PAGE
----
The recent announcement that Sri Lanka had successfully defeated a motion to deny the GSP Plus trade concession would boost the country’s export sector, which had been flagging over the last 18 months, Chief Economist at the Ceylon Chamber of Commerce, Anushka Wijesinha said.
Sri Lanka won the vote here in Brussels by 436 against and 119 in favor and 22 abstention for the motion to deny GSP plus for #SriLanka
— Harsha de Silva (@HarshadeSilvaMP) April 27, 2017
Wijesinha commented on the economic implications of receiving the GSP Plus concession, noting that he was not placed to comment on the human rights and political implications of Sri Lanka gaining the concession.
He said that the news of the concession came not just at a fortuitous time for Sri Lanka, but also for the European Union (EU).
“In the last quarter, the EU markets have been beginning to show a steady recovery, and we’re hoping that demand conditions improve,” Wijesinha said. “If we had gotten the concession [even] last year there would have been less opportunities, as the market was tepid. That has changed quite a bit.”
Given this, the concession would help Sri Lanka’s export sector, particularly as the EU was a central part of the country’s overall export market.
However, he added that Sri Lanka should avoid complacency at this success and focus on economic reform that would help the country’s competitiveness in the long run.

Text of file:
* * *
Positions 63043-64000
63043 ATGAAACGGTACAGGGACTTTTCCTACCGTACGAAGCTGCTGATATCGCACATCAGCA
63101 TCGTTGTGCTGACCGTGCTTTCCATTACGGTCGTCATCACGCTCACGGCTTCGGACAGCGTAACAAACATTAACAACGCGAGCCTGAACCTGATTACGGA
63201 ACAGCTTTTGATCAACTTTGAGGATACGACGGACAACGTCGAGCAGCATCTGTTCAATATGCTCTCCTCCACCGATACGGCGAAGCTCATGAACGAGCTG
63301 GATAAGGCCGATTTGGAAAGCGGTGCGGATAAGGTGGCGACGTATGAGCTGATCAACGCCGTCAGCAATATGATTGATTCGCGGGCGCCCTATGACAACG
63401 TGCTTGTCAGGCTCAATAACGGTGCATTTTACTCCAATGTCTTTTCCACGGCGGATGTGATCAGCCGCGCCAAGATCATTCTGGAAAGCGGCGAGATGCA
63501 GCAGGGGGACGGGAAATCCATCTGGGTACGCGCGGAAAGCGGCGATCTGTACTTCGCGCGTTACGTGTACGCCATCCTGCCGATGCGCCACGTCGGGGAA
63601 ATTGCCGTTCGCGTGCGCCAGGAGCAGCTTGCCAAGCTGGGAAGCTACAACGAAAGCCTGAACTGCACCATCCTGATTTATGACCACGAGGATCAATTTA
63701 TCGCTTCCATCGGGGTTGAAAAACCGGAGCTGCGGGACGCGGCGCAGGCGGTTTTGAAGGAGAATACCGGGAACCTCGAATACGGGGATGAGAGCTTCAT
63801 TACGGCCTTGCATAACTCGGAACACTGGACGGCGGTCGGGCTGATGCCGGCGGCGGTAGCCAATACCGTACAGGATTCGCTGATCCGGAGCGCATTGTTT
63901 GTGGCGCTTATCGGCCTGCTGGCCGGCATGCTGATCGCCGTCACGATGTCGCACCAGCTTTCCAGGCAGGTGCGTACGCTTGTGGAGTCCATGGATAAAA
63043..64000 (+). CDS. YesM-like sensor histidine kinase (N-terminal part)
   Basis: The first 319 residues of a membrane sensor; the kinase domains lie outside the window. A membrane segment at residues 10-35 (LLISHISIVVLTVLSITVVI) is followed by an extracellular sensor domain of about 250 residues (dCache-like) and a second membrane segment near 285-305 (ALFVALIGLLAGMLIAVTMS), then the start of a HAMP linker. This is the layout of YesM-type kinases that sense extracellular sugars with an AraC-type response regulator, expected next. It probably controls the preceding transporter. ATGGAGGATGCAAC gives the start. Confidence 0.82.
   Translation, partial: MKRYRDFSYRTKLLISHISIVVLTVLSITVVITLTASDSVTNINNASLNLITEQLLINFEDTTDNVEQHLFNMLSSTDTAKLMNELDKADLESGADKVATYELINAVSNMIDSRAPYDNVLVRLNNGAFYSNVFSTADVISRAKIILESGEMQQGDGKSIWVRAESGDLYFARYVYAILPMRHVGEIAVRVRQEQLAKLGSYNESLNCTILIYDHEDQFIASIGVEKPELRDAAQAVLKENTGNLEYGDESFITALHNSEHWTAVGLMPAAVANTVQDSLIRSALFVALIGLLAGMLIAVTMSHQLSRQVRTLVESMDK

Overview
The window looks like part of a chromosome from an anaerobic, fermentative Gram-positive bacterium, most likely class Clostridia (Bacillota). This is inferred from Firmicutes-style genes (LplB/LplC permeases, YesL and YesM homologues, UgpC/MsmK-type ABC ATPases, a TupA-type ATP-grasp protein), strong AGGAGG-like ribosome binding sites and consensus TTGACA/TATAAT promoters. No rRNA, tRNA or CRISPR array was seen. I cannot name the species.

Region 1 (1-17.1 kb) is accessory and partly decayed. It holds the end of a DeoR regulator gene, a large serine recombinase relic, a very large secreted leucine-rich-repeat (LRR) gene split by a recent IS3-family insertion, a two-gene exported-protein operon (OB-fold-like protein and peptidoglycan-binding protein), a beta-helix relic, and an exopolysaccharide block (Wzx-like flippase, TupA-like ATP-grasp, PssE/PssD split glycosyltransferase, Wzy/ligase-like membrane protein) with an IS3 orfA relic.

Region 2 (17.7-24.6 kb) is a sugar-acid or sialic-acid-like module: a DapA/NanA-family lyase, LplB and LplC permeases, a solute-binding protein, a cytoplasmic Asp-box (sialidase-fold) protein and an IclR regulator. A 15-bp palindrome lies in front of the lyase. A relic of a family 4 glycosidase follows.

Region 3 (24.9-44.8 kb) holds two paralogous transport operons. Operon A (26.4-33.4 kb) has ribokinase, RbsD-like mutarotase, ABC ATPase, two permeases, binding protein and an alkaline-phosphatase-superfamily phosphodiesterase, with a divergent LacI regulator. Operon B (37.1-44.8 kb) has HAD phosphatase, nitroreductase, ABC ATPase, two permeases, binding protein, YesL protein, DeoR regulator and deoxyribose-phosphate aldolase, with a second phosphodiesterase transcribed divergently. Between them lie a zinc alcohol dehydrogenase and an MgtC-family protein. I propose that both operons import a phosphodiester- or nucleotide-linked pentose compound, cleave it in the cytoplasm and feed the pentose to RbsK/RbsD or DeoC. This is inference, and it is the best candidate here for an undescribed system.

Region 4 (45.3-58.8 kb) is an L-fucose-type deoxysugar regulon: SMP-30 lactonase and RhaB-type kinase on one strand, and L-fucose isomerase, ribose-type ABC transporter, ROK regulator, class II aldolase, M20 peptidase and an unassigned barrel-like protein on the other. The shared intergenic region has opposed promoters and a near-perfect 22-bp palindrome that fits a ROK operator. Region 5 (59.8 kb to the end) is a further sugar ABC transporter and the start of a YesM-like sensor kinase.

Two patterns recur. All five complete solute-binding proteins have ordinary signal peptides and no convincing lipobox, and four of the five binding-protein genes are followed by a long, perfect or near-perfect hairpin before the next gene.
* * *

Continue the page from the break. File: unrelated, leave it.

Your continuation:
“The GSP Plus concession is time bound. The moment we graduate to upper middle income status (which is not too far away) we’ll cease from being eligible for it,” Wijesinha explained. “One of the strange circumstances is that we lose concessions like these as we progress as a country. We need to treat this as a much needed breathing space of about five to six years… we really need to boost the competitiveness of exports to the EU.”
This could only be done by removing some of the trade barriers faced by exporters, some of which the Ceylon Chamber of Commerce has raised in a policy paper titled “Tackling Constraints Closer to Home: An Overview of Regulatory and Administrative Barriers faced by Sri Lankan Export and Import Traders.”
This included cumbersome procedures and delays in government processes but also helping exporters gain better access to technology and improve their branding and packaging.
An additional challenge were labour shortages in industries like apparel. “Private exporters might not be able to take advantage of GSP Plus if they’re facing challenges in terms of labour,” Wijesinha said.
Apart from apparel, sectors ranging from food processing, to fisheries, food products, toys, rubber products and porcelain and ceramic-ware stand to benefit from the GSP Plus concession – as has been the case when Sri Lanka received the concession in the past.
Sri Lanka lost the GSP Plus trade concession in 2010, due to “shortcomings in its implementation of three UN human rights conventions,” as a press release from the European Union noted at the time. This affected Sri Lanka’s competitiveness in terms of exports to the EU, then a key market for the country, particularly in the garment and fisheries industries.
In the run up to this year’s GSP Plus deliberations in Brussels, Groundviews received a leaked copy of the proposed amendment to the Code of Criminal Procedure (Special Provisions) Act No.02 of 2013, presented at the Cabinet meeting on the 25th April 2017.
The amendment is a cornerstone of Sri Lanka’s bid to successfully regain the European Union’s preferential trade agreement. The secrecy surrounding the negotiations, including the text of a proposed Counter Terrorism Act to replace the Prevention of Terrorism Act, was highlighted in the lead up to the vote.
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